Dominic Raab resigns as Brexit Secretary: Brexit News for Friday 16th November

Dominic Raab resigns as Brexit Secretary: Brexit News for Friday 16th November

Dominic Raab resigns as Brexit Secretary…

Dominic Raab quit as Brexit secretary after feeling he had been cut out of an 11th-hour draft of Theresa May’s deal. Friends said Mr Raab had been very concerned about unexpected changes in the wording to part of the future deal between the UK and the EU. These would have tied the government’s hands in future negotiations, he felt, telling the chief whip that he would have to resign minutes after Wednesday’s cabinet meeting ended. Yesterday a former cabinet colleague accused Mr Raab of caring little for principles and of instead positioning himself for a leadership bid. David Mundell, the Scottish secretary, came under pressure to quit after Mr Raab and others mentioned concern for the future integrity of the UK in their resignation letters. In an extraordinary statement, Mr Mundell said that he was “not taking lessons on standing up for our United Kingdom from carpet-baggers” who had a new-found concern for the integrity of the UK. “Only a couple of years ago Dominic Raab was proposing to introduce a bill of rights into Scotland which would have overridden the Scottish legal system and devolution,” he told ITV Borders. “So I’m not impressed by his latter-day commitment to the Union. I’m sure that this is more about manoeuvring and leadership.” – The Times (£)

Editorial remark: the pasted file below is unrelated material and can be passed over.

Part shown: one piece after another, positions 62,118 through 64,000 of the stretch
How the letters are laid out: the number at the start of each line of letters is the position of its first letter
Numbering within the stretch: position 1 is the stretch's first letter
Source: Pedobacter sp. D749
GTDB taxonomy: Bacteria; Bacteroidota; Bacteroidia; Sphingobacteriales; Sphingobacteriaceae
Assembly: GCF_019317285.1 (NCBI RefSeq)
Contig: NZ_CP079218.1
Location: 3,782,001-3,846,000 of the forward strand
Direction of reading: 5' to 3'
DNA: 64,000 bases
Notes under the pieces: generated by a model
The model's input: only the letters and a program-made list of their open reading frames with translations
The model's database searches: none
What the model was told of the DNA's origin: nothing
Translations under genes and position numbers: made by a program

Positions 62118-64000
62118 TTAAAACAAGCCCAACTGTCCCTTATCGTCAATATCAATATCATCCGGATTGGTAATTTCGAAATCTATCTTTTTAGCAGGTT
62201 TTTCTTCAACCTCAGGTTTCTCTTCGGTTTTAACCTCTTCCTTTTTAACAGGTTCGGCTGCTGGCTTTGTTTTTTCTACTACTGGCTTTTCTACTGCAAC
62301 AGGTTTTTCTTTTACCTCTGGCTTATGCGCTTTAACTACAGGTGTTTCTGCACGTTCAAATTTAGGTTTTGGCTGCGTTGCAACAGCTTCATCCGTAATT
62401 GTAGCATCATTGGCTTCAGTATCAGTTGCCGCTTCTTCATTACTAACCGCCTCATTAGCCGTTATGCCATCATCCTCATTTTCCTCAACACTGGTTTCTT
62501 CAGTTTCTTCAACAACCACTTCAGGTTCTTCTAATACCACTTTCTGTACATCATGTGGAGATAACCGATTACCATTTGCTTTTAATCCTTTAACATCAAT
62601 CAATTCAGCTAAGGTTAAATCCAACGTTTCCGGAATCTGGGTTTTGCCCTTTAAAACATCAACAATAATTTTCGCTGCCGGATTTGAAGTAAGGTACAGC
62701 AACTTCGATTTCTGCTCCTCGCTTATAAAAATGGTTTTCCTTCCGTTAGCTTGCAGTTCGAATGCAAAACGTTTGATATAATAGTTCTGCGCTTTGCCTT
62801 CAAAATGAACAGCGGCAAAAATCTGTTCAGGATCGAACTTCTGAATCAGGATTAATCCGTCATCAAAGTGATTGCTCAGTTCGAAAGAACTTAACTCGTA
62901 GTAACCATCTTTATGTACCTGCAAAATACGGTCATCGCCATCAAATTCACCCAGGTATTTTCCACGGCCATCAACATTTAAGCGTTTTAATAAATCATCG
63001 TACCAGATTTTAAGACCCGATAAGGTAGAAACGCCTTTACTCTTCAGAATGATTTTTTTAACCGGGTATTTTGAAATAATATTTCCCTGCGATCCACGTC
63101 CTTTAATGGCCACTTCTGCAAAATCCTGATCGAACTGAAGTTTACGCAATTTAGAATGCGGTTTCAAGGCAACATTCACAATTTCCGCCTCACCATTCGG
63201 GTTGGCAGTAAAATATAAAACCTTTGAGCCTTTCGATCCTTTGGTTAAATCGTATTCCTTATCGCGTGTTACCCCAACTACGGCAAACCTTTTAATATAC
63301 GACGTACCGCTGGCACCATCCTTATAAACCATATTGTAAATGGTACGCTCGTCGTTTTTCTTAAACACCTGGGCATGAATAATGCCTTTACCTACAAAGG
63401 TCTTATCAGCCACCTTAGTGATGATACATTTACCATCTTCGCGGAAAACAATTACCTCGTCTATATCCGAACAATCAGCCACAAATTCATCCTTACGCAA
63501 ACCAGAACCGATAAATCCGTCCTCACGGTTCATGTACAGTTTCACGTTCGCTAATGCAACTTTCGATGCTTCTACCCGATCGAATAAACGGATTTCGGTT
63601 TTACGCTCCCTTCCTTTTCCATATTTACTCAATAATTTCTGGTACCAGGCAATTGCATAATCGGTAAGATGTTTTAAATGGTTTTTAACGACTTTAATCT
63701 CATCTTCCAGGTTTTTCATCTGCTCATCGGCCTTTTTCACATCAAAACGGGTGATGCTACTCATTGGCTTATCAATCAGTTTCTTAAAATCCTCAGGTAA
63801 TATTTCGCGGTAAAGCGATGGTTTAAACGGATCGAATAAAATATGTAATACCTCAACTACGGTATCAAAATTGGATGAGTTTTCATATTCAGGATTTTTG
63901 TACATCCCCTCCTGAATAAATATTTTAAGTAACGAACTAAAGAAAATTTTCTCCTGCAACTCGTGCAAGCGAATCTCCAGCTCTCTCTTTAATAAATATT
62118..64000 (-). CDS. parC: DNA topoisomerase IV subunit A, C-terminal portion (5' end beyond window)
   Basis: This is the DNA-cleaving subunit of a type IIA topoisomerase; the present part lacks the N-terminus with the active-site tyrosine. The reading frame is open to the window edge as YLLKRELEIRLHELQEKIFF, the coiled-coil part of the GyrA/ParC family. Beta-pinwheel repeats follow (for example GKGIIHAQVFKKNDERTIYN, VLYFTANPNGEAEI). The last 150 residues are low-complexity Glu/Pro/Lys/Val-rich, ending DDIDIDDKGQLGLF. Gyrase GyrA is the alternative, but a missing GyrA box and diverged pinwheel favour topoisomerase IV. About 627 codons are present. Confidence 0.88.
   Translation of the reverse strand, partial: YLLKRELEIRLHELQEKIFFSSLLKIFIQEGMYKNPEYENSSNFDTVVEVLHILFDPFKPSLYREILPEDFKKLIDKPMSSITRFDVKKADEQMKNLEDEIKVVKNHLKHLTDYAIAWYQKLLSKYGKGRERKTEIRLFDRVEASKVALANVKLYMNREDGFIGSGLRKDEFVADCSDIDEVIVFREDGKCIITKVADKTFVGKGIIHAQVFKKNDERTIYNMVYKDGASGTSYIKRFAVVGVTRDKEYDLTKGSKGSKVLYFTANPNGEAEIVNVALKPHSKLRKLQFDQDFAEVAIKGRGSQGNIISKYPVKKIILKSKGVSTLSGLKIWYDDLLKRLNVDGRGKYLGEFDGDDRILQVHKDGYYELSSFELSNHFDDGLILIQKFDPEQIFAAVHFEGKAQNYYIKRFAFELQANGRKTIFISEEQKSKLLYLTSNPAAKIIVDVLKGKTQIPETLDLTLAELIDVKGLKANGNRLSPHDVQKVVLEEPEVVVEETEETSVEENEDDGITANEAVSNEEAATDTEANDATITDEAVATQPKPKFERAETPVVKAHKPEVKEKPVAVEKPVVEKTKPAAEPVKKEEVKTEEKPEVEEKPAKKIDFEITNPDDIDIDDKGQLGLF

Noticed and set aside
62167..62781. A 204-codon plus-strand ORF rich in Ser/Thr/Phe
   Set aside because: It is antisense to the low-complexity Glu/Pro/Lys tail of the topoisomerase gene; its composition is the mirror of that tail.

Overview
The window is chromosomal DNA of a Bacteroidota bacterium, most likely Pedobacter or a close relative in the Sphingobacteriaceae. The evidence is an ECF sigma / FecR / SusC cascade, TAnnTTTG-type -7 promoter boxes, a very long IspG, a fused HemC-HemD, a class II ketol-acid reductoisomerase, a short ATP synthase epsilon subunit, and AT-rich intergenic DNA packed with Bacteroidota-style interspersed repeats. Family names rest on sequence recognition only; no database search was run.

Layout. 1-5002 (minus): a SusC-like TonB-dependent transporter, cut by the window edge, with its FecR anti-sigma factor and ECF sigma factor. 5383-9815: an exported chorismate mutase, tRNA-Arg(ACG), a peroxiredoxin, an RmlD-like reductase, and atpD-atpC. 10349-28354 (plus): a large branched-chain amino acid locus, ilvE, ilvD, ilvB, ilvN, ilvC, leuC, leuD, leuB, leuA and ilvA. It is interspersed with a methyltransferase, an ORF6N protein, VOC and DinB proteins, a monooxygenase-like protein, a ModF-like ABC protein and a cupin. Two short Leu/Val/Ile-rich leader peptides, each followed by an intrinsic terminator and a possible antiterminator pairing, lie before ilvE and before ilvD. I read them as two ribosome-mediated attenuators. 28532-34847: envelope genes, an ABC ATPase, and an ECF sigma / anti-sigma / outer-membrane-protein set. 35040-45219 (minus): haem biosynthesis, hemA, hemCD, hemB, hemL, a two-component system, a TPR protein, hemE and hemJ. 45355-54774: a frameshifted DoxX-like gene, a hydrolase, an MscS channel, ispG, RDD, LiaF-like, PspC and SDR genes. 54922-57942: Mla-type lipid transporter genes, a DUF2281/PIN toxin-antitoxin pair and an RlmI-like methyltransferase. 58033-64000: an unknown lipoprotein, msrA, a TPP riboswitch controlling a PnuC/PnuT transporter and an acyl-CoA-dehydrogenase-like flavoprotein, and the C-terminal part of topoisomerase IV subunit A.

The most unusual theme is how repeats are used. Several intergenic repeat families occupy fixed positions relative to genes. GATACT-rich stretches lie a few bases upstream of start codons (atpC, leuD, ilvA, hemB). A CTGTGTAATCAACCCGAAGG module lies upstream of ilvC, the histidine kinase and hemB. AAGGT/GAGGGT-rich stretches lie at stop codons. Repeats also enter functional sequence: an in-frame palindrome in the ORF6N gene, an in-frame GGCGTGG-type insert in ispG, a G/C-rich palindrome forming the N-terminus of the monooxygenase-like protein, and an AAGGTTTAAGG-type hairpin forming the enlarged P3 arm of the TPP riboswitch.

> Watch on BrexitCentral’s Youtube Channel: Dominic Raab speaks to Beth Rigby after he resigns from Cabinet

…and others follow him out of the Government in opposition to the PM’s Brexit agreement

Two Leave-backing ministers – including the Brexit secretary – have resigned from the cabinet as Theresa May faces a growing backlash to her draft agreement for leaving the EU. Dominic Raab quit as Brexit secretary on Thursday morning – delivering a significant blow to the prime minister’s chances of getting her agreement with Brussels approved by parliament. His departure was followed by the resignation of Work and Pensions Secretary Esther McVey – with two junior ministers and several ministerial aides also quitting their roles in protest. Speculation of further resignations has been swirling around Westminster since, as doubts grow about Mrs May’s future in 10 Downing Street. Other cabinet Brexiteers gave no public comment on the draft deal, which had been discussed at a five-hour meeting on Wednesday. The turbulent developments shook financial markets, with the pound falling sharply and banking and housebuilding stocks also under pressure in early-day trading. – Sky News

> On BrexitCentral: Dominic Raab heads host of ministerial resignations over Brexit deal

Theresa May offers Michael Gove the Brexit Secretary job…

Michael Gove has been offered the job of Brexit secretary in the wake of Dominic Raab’s resignation, as Theresa May battles to shore up her authority, but he is demanding a shift in the government’s negotiating strategy first, Whitehall sources say. As the most senior figure from the Vote Leave campaign still inside May’s deeply-divided cabinet, Gove’s backing is regarded as pivotal to her efforts to keep her Brexit deal alive. – Guardian